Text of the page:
Note that there are no golf courses, and no Blue Bell ice cream. Note also that Isaiah, one of the most righteous men to ever live, is not running up and high-fiving the entity on the throne, and is certainly not calling him “dude”. No, Isaiah’s response of seeing the throne room of God, and the entity on the throne is one of total repentance, and realization of his sin and unworthiness. Note when Isaiah says he is a man of unclean lips and from a people of unclean lips, God does not argue with him . . . it is clear what he is saying is true. In order that Isaiah is not consumed by the sight of God, God does provide a unique atonement for him with the coal from the altar. Otherwise it is likely that Isaiah would have been consumed.
This verse points out an important truth. Our modern church culture has had a tendency to create a low view of God. A being just like us, just a little bigger, a little better, a little more powerful. And if we play our cards right he might just hook us up with some cool swag.
The truth is the Bible warns us over 300 times to “fear God”. A popular teaching is that fear does not really mean “fear” but means to respect or have reverence. To this we must ask, when the Holy Spirit inspired the scriptures did he not have access to those words . . . respect and reverence? Certainly fear was used as the perfect word to describe one aspect of our relationship with God.
Yes, the Bible also teaches that God loves us. The thing is though, we can not really understand that love until we understand just how much trouble we are in, and how unworthy we are of His pardon. This is true repentance, and this is the beginning of a saving faith in the sacrifice of Jesus Christ.
You might never have heard of Replacement Theology, but if you are a church goer in the United States, there is a good chance you are being taught it in Church and Sunday School. Replacement Theology is based loosely on the verse, 2 Cor. 1:20:
For all the promises of God in Him are Yes, and in Him Amen, to the glory of God through us.
And Romans 9:6-8:
But it is not that the word of God has taken no effect. For they are not all Israel who are of Israel, nor are they all children because they are the seed of Abraham; but, “In Isaac your seed shall be called.”That is, those who are the children of the flesh, these are not the children of God; but the children of the promise are counted as the seed.
Based on these and other related verses, the proponents of replacement theology suggest that Christians have replaced the Hebrews as God’s chosen people, and that God is done with the Jews.
This is a very attractive and easy-to-be convinced of doctrine. First, it puts the hearer, the modern Christian, in the position of not just being a child of God through adoption, but also to become God’s chosen people. We really like to hear good things about ourselves, and are quick to accept teachings that elevate our status. It is also attractive because it gives a very easy out for the complicated topic of the meaning of the Old Testament. With replacement theology, you just read the verse, scratch out “Jew” and Write in “Christian”. This way we do not have to go in and actually study the Old Testament, we just scan it for verses that will look good on T-shirts or facebook posts, Like Jeremiah 29:11:
For I know the thoughts that I think toward you, says the Lord, thoughts of peace and not of evil, to give you a future and a hope.
We hijack that verse to make it applicable to all Christians today, independent of their obedience or walk with Christ. Lets look at the verse in context. It was not even made to all Jews, the promise was made to a specific group of Jews, the remnant in Babylon AFTER God had taken everything away from them, killed their families, and sent them as slaves into exiles. They had been severely punished by God for their disobedience. That part usually does not make it onto the t-shirts.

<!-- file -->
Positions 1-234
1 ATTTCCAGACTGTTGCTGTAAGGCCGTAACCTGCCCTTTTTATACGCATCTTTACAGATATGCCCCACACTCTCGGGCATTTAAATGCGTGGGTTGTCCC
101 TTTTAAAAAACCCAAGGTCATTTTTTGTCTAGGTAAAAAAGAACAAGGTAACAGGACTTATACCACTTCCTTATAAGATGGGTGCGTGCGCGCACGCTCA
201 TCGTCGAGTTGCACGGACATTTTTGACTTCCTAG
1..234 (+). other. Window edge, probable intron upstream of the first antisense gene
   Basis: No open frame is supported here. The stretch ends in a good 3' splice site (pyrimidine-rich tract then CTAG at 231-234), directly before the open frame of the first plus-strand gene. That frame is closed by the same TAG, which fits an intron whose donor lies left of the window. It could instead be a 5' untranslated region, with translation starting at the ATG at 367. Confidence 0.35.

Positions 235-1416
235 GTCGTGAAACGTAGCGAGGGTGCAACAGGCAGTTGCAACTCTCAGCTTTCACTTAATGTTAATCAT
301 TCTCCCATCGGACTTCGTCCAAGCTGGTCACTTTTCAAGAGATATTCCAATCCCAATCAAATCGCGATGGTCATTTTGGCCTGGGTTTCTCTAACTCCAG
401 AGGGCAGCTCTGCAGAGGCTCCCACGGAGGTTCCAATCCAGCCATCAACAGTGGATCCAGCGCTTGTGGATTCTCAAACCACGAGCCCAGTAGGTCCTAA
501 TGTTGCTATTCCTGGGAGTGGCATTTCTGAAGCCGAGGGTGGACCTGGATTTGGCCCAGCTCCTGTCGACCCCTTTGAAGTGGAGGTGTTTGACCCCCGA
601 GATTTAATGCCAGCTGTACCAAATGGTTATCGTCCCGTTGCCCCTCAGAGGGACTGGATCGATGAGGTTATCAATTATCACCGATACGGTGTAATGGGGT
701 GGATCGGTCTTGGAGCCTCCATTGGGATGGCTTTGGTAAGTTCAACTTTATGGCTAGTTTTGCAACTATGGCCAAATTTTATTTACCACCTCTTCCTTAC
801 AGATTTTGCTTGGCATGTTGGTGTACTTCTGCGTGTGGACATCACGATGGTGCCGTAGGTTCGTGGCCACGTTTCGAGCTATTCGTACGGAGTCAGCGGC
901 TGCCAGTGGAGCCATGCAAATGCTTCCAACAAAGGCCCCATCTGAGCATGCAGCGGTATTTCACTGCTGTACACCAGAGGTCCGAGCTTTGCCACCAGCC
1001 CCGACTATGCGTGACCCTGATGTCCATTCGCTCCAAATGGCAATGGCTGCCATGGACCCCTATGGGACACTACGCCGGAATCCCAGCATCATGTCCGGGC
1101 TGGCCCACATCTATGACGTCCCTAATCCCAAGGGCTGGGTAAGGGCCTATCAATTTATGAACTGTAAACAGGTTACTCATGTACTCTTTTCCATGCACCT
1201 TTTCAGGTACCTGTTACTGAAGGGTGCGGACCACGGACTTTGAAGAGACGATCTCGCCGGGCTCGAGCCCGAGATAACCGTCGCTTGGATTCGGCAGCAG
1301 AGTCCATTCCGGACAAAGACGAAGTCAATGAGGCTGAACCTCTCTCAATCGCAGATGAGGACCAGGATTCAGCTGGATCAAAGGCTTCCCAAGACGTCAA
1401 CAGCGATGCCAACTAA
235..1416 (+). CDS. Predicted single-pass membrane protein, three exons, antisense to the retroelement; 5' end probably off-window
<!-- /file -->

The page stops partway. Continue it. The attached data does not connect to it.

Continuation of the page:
We also note that as replacement theologists scan the Old Testament for encouraging verses, they rarely point out the warnings and judgements God put on the Hebrews. Ezekiel 22:6-12 likewise rarely makes it onto t-shirts:
“Look, the princes of Israel: each one has used his power to shed blood in you. 7 In you they have made light of father and mother; in your midst they have oppressed the stranger; in you they have mistreated the fatherless and the widow. 8 You have despised My holy things and profaned My Sabbaths. 9 In you are men who slander to cause bloodshed; in you are those who eat on the mountains; in your midst they commit lewdness. 10 In you men uncover their fathers’ nakedness; in you they violate women who are set apart during their impurity. 11 One commits abomination with his neighbor’s wife; another lewdly defiles his daughter-in-law; and another in you violates his sister, his father’s daughter. 12 In you they take bribes to shed blood; you take usury and increase; you have made profit from your neighbors by extortion, and have forgotten Me,” says the Lord God.
No, apparently we only inherit the blessings and promises, not the warnings and curses.
The real problem with Replacement theology is that it just does not work when you try to interpret the Old Testament in this light. You simply end up having to throw too much out. The bottom line is that the Old Testament is filled with promises to the Hebrews that are Unconditional and Unfulfilled. Consider Ezekiel 37:19-28:
‘Thus says the Lord God: “Surely I will take the stick of Joseph, which is in the hand of Ephraim, and the tribes of Israel, his companions; and I will join them with it, with the stick of Judah, and make them one stick, and they will be one in My hand.”’ 20 And the sticks on which you write will be in your hand before their eyes.
21 “Then say to them, ‘Thus says the Lord God: “Surely I will take the children of Israel from among the nations, wherever they have gone, and will gather them from every side and bring them into their own land; 22 and I will make them one nation in the land, on the mountains of Israel; and one king shall be king over them all; they shall no longer be two nations, nor shall they ever be divided into two kingdoms again.23 They shall not defile themselves anymore with their idols, nor with their detestable things, nor with any of their transgressions; but I will deliver them from all their dwelling places in which they have sinned, and will cleanse them. Then they shall be My people, and I will be their God.